So it happened. All the precautions my spouse and I took. Staying in our “bubble”, utilizing grocery delivery, masking up for essential outings, not going out to eat, not engaging in social gatherings… But eventually, we contracted COVID-19.
I thank God, we survived. We didn’t experience the severity many families have. But the experience touched our lives in heart-breaking ways.
First, let me state that getting the virus is no fun. We did not require hospitalization. We didn’t need treatment – outside of home remedies. Unlike the seasonal flu, where you typically feel bad for a period of time, then increasingly feel better. The coronavirus hits you, knocks you out, then stays. You get better in waves. You think your symptoms are getting better- but then it comes back. It’s like a roller coaster. For us, this went on for a month. You wake up in the morning, really not knowing if you are going to be able to function or not.
Mentally it’s tough as well. We all see the numbers of people dying from this. My spouse and I are analyzers. So when our chest felt like an elephant was sitting on it, our brains naturally went to “Wow, is this it?” “Am I going to need help breathing? Am I going to need a ventilator, or need hospitalization?” There are a lot of mental gymnastics that your mind goes through. Worrying for valid reasons.
Then there’s the non-productivity. We were both so tired all the time. Headaches beyond belief. Makes it difficult to function. Body aches. I had this weird rash and my spouse lost his taste and sense of smell.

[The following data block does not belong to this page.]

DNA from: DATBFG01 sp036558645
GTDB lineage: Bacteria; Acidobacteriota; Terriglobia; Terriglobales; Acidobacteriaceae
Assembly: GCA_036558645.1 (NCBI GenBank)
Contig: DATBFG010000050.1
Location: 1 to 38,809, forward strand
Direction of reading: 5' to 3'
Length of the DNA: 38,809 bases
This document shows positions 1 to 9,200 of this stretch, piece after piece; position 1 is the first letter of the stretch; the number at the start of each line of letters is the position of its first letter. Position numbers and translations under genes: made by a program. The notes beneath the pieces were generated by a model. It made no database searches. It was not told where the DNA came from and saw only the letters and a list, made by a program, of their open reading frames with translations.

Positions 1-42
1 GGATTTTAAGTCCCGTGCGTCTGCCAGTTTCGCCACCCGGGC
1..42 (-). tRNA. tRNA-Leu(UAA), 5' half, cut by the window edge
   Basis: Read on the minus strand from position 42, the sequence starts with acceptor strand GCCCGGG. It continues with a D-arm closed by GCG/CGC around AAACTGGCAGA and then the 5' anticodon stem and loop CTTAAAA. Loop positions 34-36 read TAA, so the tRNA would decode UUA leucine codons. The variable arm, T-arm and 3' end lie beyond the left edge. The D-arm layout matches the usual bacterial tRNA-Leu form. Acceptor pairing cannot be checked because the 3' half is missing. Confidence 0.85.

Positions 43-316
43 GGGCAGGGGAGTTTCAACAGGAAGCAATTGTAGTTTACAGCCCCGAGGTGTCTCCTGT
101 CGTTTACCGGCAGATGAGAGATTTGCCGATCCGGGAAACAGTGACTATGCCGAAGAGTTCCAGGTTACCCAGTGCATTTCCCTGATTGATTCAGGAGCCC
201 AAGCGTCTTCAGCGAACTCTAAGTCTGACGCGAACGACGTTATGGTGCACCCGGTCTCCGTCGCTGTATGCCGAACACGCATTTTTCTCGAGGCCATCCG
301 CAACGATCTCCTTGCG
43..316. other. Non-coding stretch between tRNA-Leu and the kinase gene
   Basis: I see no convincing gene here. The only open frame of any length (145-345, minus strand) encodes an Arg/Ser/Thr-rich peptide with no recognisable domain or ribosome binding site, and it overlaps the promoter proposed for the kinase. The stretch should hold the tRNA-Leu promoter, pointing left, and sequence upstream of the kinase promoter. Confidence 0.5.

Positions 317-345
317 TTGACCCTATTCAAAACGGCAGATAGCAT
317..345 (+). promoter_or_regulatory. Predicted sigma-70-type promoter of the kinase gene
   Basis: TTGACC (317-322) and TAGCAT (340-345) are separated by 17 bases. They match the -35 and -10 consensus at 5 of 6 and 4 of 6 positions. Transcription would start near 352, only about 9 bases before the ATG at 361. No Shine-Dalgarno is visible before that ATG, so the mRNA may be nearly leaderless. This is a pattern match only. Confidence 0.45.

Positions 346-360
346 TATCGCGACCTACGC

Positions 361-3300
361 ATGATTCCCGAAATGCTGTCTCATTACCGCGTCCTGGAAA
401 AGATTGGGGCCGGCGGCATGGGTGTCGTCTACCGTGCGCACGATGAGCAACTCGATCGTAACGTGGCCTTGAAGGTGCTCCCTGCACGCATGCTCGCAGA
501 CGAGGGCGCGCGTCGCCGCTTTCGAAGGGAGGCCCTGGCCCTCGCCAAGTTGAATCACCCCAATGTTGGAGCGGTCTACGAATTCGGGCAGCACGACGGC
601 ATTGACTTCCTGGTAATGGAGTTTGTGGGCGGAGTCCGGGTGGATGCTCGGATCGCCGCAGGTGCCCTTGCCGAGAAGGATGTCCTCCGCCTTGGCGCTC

The good news is that this happened back in September, and after a month, our symptoms had pretty much disappeared. (Although, it’s December and he still can’t smell.)
The heartbreaking part for us is that our parents are elderly, and in assisted living facilities. Because of this, they can have no visitors. One has dementia, so face time and virtual meetings are not possible. Staff has been great, but they don’t have the capacity or time to help with these things. So our loved ones are left mostly alone. No meals or activities with their “inside” friends. The rehab specialists working with our loved ones have seen such a decline in the overall health of residents. They’re not physically or socially participating in events due to restrictions. Sending care packages and making regular phone calls helps, but you can hear their loneliness over the phone. They understand the risks of seeing loved ones, so they comply and follow the rules. But it is heartbreaking to watch.
So for us, contracting the virus was bad…but watching how it effects loved ones and other families with more serious and fatal outcomes, is truly heartbreaking.
We don’t know at this point if we have enough antibodies to avoid contracting this again. Or if it will “resurface” at some point in the future. But what we do know is that we will continue to be vigilant in doing our part. Masking up, washing hands and doing everything we can to help stop the spread of this.
In the meantime, we send blessings and love to all those affected by this pandemic.